Sunday, 21 August 2011

Hysterical ‘toughness’ won’t solve the problems that caused the riots.

The broken glass has been swept up, the royals and politicians have posed for photographs outside the burnt out shops; the riot is receding into memory and so the knee jerk reaction can get fully under way. Over the past week or so more than twelve hundred people have passed through the courts on charges relating to the civil disturbances and 65% have ended up in custody.

As a result the Howard League for Prison Reform and a chorus of prison governors have cried out that the system cannot cope. They haven’t been listened to because their voices are simply inaudible above the massed bellowing for a ‘tough’ line to be taken with the rioters.

The concerns raised by Lord Macdonald, a former Director of Public Prosecutions, that the ‘robust’ sentences being handed down by the courts lack consistency and could in some cases result in ‘injustices’. Speaking to the BBC this week he said it was ‘difficult to see, on the facts that we know that there’s a justification for the disparity we have seen in some of the sentences we have seen handed out.’

Sentences such as the five month one handed down to a woman who received stolen goods in the shape of a pair of shorts looted during the riots and the four year term given to two young men who attempted to incite rioting in their home town by using Facebook. Common sense prevailed in the first case and the sentence was reduced to a more appropriate order to do community service, but the Facebook two are still incarcerated even though not a single person responded to their attempts to unleash hell on the local high street.

The Courts Service says that it hasn’t come under political pressure to take a hard line with people appearing before it charged with offences relating to the riots and I’m inclined to believe them. That hasn’t though stopped politicians from jumping aboard what is a very inviting band wagon. On Wednesday David Cameron praised the courts for deciding to ‘send a tough message’ to anyone contemplating further disorder on the streets.

He is also in favour of switching off Twitter and Facebook during any future disturbances and Home Secretary Theresa May thinks imposing curfews on whole neighbourhoods is the answer. Even the usually sensible Iain Duncan Smith got in on the act saying that the social problems we face mean Britain is in ‘the last chance saloon.’ He went on to say of the rioting ‘This is our warning. That wasn’t the crisis, but the crisis is coming.’

What does it matter if a lot of violent hoodies are sent to jail, isn’t it what they deserve? It is certainly what the public want to see happening. All of which is well and good, but I’m not at all sure that it is the job of either the courts or politicians to give the public what they think they want, because doing so is often a mistake.

Politicians are required to think about the consequences of their policies and in this instance they may be dire. Yes the people who took part in the riots should be punished, the ring leaders should certainly be jailed, but simply cramming everyone connected into prison is no solution, in fact it could make things much worse.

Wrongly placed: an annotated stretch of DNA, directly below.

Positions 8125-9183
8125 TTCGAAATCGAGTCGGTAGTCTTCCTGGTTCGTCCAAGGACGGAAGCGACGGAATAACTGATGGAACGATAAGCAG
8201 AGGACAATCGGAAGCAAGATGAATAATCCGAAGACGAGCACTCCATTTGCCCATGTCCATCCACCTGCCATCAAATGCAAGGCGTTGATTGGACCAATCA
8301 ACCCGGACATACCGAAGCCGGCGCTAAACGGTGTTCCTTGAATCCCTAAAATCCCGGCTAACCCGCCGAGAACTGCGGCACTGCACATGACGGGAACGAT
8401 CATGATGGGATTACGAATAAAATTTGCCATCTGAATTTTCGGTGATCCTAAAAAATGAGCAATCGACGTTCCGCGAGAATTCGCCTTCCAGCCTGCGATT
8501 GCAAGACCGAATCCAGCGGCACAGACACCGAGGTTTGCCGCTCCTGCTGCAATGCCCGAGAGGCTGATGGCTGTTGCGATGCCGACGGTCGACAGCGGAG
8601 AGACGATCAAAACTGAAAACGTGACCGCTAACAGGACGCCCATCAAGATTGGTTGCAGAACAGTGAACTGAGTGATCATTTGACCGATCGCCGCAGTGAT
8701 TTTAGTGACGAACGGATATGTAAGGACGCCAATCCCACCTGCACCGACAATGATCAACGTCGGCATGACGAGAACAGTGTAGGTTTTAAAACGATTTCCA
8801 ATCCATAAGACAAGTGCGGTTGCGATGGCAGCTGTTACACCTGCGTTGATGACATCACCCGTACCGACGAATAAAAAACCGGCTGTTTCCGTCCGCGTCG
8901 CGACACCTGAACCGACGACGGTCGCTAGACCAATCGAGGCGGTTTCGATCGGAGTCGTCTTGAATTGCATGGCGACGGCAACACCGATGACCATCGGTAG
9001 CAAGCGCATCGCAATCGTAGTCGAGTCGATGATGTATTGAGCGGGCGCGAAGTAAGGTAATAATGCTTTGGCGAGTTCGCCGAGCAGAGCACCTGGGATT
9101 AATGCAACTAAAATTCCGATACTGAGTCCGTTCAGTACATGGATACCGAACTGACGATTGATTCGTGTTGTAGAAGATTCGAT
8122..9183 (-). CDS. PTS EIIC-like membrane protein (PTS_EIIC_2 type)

Prison should be a tough environment in which it is impossible for inmates to escape contemplating the consequences of their actions, but it should also be a place where they engage with constructive activities that will help to change their behaviour. What we risk creating is a problem similar to that in many large American jails where prison is a brutal parallel universe where the most dangerous members of society are ‘parked’ out of sight.

Most of the people trooping through the magistrates courts overt the past two weeks should receive their punishment in the community and it should have to it a strong element of rehabilitation. That, despite the howls from the hang em and flog em brigade, isn’t a soft option if the programmes used to deliver it are properly monitored and it might just achieve positive results.

There is in all this new found toughness from the Prime Minister who used to want to hug hoodies and let sunshine win the day a distinct element of playing to the gallery. Putting on an act for the party faithful who have never really warmed to him ahead of solving the problems of the country he was elected to lead.

What we need isn’t a cynical attempt to tie the moral and social malaise of our country to a single disenfranchised class who can then be demonised because they mostly don’t vote. What we need is a political leader with a vision that extends beyond treating reducing the deficit within a single parliament as if it is a national triumph of Agincourt type proportions.

A politician capable of taking on vested interests in the City, our tough PM tends to turn to jelly whenever it is suggested he takes on the bankers over tax and bonuses; enough of a genuine modernizer to recognise that our political system will continue to disenfranchise whole communities because the way we elect our representatives is flawed and unfair; and courageous enough to use a British New Deal to create jobs and encourage investment by fixing our crumbling infrastructure.

David Cameron isn’t that man, neither is Ed Milliband or Nick Clegg, all three are a product of their time, middle managers obsessed with statistics and their own status and bereft of any kind of vision. Only a man or woman capable of challenging the status quo by the methods described above can really hope to address the problems we face. All the rest is just the posturing of little boys pretending to be ‘tough’ because they are really scared out of their wits.

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